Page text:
Over a year ago, I quit my steady well-paying law firm job. Despite not having a full-time job for almost 14 months, I haven’t worried about money. Here’s how I afforded my year off from legal work.
The 50-20-30 budget is one of the most popular budgets according to personal finance “experts.” In it, you spend 50% on needs, 20% on savings/debt reduction and 30% on “wants.” This is a terrible plan for almost every income and lifestyle. The 50-30-20 budget is stupid and I will show you a better way.
How to Waste Money on a Budget
We Are Not Saving Enough
The savings rate for middle-class Americans is low. The rate jumped to 7.6% in 2019, but that’s still far below what it needs to be to put Americans on solid footing. Now that we are in unprecedented times and unemployment rates are up, savings will likely fall back. It seems easy to just give up. After all, even if you save 7.6% of your salary, it will take 13 years to save a year of expenses for an emergency fund. Thirteen years is a long time! But even if the savings are small, there are many benefits of saving even small amounts.
I was chatting with someone about who’d you most like to be quarantined with and we were debating the perks of being quarantined with a billionaire. He figured that any billionaire would have a fantastic personal chef, but I wasn’t so sure. Billionaires tend to have weird eating habits. Extra money means more options – it might mean you can try things you hadn’t had before. But money doesn’t change what you like.
When people talk about personal finance, they usually want to know how to save money. It’s a little odd that people would be more interested in saving money, i.e. how NOT to use money, then how to use it.
Money is a tool. It’s more important to know when to use tour tool than when NOT to use it. So let’s take some of the stigma out of spending and talk about how to spend money to create a better life.
On February 4, 2019, I quit my job. February 19 was my last day at work, and February 20 was my first day of freedom. On this one year anniversary, I’d like to look back at what happened the year that I retired at 35.Continue reading “What Happened When I Retired for a Year at 35”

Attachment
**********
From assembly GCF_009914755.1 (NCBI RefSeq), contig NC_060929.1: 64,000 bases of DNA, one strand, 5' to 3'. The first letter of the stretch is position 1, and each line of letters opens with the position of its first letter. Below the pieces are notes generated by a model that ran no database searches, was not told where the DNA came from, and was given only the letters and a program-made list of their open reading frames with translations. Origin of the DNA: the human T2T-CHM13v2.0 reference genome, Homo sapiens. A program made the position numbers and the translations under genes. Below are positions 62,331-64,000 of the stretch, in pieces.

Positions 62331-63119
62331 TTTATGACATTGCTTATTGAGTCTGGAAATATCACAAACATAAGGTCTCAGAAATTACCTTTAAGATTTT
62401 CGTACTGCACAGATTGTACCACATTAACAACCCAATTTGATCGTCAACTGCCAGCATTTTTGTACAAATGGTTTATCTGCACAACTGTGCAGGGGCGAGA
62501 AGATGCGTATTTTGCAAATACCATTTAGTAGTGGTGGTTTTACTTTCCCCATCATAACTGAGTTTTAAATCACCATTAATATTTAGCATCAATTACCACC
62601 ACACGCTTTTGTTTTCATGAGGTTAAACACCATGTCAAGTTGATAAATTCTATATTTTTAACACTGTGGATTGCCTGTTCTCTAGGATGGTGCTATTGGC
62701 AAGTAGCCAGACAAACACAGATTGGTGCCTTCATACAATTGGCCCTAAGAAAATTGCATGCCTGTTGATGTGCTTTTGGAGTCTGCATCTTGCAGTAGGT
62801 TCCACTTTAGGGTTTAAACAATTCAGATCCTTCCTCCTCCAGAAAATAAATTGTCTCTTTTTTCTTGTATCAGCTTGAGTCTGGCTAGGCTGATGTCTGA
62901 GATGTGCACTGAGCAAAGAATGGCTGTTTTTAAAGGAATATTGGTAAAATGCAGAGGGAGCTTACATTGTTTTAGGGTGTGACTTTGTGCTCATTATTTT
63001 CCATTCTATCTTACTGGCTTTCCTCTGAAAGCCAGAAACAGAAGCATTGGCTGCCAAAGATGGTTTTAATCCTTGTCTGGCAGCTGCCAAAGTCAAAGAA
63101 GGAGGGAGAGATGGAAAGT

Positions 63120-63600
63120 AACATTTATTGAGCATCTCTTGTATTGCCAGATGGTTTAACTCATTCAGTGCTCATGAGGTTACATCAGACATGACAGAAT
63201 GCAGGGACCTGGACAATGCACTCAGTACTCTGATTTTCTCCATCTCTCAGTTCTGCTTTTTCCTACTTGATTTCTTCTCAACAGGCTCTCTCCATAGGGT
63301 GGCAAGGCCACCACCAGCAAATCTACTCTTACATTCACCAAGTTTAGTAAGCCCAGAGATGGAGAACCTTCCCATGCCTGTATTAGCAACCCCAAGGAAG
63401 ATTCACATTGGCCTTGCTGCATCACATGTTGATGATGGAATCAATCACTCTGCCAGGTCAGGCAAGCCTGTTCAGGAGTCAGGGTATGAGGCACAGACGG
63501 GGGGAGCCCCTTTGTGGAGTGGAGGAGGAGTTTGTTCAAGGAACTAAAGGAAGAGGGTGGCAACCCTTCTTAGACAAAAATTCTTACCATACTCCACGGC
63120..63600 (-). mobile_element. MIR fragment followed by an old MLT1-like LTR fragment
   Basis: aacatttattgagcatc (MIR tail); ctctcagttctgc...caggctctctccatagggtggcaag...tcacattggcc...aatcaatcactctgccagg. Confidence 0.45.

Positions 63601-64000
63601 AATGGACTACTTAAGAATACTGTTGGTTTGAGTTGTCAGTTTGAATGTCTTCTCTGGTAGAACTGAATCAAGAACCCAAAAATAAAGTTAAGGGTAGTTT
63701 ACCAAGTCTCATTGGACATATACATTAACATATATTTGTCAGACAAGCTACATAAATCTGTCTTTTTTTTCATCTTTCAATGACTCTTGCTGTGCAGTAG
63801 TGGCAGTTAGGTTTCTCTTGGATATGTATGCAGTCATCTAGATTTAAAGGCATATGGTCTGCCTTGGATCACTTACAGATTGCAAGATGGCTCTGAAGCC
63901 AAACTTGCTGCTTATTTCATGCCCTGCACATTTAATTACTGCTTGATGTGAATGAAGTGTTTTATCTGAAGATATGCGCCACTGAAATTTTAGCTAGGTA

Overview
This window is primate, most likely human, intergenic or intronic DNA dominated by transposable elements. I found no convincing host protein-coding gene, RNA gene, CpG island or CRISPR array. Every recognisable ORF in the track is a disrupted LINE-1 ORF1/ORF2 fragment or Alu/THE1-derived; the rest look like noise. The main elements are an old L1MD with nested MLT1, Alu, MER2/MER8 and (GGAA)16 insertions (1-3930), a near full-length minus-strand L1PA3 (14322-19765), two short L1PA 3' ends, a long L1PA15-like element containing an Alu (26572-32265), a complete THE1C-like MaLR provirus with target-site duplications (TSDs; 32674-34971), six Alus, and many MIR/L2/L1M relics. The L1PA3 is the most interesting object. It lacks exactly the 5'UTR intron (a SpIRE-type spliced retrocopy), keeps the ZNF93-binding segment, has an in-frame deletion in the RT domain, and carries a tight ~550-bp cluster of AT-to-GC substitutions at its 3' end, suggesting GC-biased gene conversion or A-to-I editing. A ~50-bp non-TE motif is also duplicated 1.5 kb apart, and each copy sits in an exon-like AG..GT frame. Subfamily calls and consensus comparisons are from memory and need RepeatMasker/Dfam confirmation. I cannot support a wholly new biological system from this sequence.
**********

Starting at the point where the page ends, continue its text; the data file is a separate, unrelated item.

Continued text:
Being single seems like it would be an impediment to advancing in your career. For instance, a significant other can halve your chores and expenses and provide advice and support – clear benefits. For me though, being single helped advance my career. It turns out that my experience is typical for highly educated women professionals. Here are 9 ways being single can help a women’s career (or how being married/coupled can hurt it) and my experience navigating these obstacles.
I was fortunate enough to graduate from college debt free. Then I had to go and attend law school where I racked up $112,000 in student loan and credit card debt. So you can add this to the unremitting list of “student loan debt payoff” stories. I will admit that my story is more boring than most:
My secret is that there is no secret: I got paid a salary that made it possible to pay off the debt while living a reasonable lifestyle. There are no magical tricks herein. My story is completely mathematically realistic.
The high income was the most important key to paying off my debt. Still, there were a few basic guidelines I followed that helped me pay off the debt.* Continue reading “How I Paid off $112,000 in Law School Student Loan Debt in 18 Months”
At 11am on a nondescript Monday in February, I noticed that nothing unpleasant had happened yet. That was unusual. And noting that peculiarity seemed like reason enough to quit my law firm job.
I tell people it was a spontaneous decision. There was no particular day in my mind, but I knew that day I couldn’t do it anymore. Rereading my journal, however, I came across this entry:
I just can’t continue on at my job. It’s never-ending [work]. I’m constantly stressed and crying and there’s no relief in sight.
I wrote this in March of 2017, almost two years before I gave notice.
They say it takes decades to become an overnight success, so maybe it’s also true for overnight failure. I remember for so long actually liking my job that I failed to look around and notice, hey I don’t like this anymore. This is the true story of why I quit my law firm job.